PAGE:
Connecticut Digital Newspaper Project Digitizes Bridgeport Evening Farmer, 1910-1916
The Connecticut State Library is pleased to announce that it has digitized the Bridgeport Evening Farmer from January 1, 1910 – October 31, 1916 as part of a grant received from the National Endowment for the Humanities to digitize historically significant Connecticut newspapers. The digital images of the Bridgeport Evening Farmer are now included in the Library of Congress’newspaper site: Chronicling America http://chroniclingamerica.loc.gov/
Thursday, July 9th, 6:00 – 7:30 PM
Bridgeport History Center
Professor Eric D. Lehman, University of Bridgeport, discusses his latest publication from Wesleyan University Press.
On September 6, 1781, Connecticut native Benedict Arnold and a force of 1,600 British soldiers and loyalists took Fort Griswold and burnt New London to the ground. The brutality of the invasion galvanized the new nation, and “Remember New London!” would become a rallying cry for troops under General Lafayette. …Continue reading
The crowd of 6,000 came to see then Senator John F. Kennedy. The crowd,as estimated by Superintendent of Police Francis J. Shanley, cheered when Kennedy said that Connecticut was a key state in the election.
“The nation will have its eyes on Connecticut,” Kennedy told the crowd. …Continue reading
Film enthusiast Nicholas Soltis was born and raised in Bridgeport and spent his entire career as a policeman on the Bridgeport force. Nick enjoyed taking home movies of family gatherings and special events in Bridgeport. In this film, Mr. Soltis captured the 1956 Barnum Festival Parade in front of a Bridgeport furniture store (the Franklin Furniture Company). His wife, Gertrude (Trudy), as well as his son, Conrad, appear at the start of the film. Conrad also makes a special appearance at the end of the film. Orginal film: 8mm, color
Rationing of many products during World War II, such as food items, gasoline, and coffee, caused a surge of the blackmarket--goods traded illegally. In August 1943, a rally in Marina Park was held to protest the black market. Shown in attendance in the rally are from left to right, the following: (front row) Franz Rupp, pianist; Marian Anderson, opera singer; Bud Hollick, comedian;Carl Frank, radio announcer and actor; (back row) Franklin P. Adams; columnist and quiz expert; Mayor Jasper McLevy; Edna Ferber, novelist; and Clifton Fadiman, book reviewer for the New Yorker.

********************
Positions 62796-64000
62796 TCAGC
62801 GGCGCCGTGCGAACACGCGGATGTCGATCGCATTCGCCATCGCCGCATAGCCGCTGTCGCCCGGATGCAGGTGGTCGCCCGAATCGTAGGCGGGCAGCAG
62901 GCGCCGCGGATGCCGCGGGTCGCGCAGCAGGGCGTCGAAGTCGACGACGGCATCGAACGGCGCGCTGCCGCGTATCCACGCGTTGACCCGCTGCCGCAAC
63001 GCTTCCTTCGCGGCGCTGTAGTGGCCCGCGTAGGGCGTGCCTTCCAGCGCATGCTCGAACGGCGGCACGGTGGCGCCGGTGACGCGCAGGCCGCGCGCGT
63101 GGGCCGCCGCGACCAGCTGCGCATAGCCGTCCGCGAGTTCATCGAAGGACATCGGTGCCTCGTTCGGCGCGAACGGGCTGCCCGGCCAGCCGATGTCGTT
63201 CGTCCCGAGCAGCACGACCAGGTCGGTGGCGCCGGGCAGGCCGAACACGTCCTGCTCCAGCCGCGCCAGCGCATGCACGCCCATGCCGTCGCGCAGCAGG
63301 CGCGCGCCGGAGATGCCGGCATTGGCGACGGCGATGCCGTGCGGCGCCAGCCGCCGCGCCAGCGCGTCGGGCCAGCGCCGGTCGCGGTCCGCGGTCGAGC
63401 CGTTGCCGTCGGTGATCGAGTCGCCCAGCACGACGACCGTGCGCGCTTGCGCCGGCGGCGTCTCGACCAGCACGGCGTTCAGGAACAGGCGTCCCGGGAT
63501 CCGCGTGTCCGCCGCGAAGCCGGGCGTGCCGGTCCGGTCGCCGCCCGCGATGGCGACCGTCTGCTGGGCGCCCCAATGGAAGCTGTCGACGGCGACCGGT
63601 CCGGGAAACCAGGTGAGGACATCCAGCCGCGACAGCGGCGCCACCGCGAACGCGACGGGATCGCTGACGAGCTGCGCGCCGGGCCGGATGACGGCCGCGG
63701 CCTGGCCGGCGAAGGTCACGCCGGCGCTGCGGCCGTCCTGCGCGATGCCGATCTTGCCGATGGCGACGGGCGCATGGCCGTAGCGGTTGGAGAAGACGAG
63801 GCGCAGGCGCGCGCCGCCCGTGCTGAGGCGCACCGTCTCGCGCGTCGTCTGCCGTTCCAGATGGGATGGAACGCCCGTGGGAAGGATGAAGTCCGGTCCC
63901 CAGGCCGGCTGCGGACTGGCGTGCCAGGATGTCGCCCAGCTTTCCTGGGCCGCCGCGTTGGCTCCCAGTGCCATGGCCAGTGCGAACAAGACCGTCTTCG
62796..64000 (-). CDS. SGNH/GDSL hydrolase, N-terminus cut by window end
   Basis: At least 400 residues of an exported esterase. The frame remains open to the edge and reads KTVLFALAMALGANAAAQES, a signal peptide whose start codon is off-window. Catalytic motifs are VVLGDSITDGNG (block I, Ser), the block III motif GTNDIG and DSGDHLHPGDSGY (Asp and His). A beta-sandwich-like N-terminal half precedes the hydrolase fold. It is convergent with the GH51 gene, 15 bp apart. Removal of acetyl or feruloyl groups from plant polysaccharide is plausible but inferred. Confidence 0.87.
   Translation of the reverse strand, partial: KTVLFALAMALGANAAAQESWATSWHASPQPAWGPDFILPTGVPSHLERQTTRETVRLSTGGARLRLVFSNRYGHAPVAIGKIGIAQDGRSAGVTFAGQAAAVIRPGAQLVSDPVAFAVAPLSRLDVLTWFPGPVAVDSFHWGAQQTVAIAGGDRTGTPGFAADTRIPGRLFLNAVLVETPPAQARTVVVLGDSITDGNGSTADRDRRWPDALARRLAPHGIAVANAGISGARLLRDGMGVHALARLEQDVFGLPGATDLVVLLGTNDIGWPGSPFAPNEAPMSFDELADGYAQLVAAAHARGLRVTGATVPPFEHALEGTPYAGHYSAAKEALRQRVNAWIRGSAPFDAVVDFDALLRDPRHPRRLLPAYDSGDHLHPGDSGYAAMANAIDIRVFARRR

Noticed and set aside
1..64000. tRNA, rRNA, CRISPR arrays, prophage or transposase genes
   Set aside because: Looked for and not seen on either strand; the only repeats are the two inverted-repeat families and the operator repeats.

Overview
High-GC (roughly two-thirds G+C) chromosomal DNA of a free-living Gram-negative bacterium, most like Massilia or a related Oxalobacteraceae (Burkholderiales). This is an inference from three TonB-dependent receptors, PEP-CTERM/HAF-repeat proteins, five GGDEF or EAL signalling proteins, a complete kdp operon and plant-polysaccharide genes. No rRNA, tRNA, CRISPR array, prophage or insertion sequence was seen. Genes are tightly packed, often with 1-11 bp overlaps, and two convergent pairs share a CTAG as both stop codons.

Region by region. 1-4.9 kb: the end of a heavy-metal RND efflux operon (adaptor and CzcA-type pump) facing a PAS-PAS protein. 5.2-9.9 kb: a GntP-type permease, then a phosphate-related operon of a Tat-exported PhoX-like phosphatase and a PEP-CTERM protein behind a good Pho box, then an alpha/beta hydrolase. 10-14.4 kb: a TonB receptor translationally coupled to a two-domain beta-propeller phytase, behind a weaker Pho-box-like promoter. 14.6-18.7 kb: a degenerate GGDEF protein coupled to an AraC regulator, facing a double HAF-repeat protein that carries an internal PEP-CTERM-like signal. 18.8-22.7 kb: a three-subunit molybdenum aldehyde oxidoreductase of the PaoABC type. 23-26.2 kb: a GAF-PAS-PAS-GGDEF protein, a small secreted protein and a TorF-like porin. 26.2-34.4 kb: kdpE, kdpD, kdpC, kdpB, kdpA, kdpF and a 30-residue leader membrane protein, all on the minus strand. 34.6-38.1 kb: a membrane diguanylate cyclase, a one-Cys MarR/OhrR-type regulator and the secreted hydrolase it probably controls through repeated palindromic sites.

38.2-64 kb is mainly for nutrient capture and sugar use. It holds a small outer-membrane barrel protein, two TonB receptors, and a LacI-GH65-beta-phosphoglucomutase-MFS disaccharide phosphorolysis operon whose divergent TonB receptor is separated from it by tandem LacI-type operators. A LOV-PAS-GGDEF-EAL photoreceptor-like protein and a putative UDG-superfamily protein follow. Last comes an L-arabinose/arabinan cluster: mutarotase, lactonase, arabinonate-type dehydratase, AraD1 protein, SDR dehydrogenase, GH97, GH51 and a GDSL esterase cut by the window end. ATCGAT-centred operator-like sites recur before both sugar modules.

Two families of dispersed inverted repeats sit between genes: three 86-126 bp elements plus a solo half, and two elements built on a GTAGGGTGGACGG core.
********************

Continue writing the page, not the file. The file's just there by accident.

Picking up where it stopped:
Arthur “Art” H. Selleck was born in Bridgeport in 1920, living there for five years before moving to Nichols. He attended Harding High School in the Park City, since Trumbull had no High School at the time. He would later recall witnessing a house fire as a youth in Nichols, …Continue reading
As doctors in the late 1800s, brothers Dr. Lucien and Ira De Ver Warner became concerned with the use of the corset in women’s fashion. The corset was a piece of underclothing meant to give women an “hourglass” figure desirable at the time. …Continue reading
In 1977, a dedicated group of African American teachers decided to record the history of Black Bridgeporters in the residents’ own words. The Afro-American Education Association (hereafter AAEA) petitioned the CT Humanities Council for funds and technical support. The introduction to the AAEA recorded history states “This project is a study of the changes in Bridgeport neighborhoods from the viewpoint of selected Black residents during the historical periods of World War I, the Depression, World War II, and the 1960’s.” …Continue reading
Most residents of Connecticut, when considering who were the earliest immigrants to this State naturally think mostly of the European countries. If you asked anyone when the first Puerto Rican immigrant came to Connecticut, they would say, ” probably the 1950’s.” …Continue reading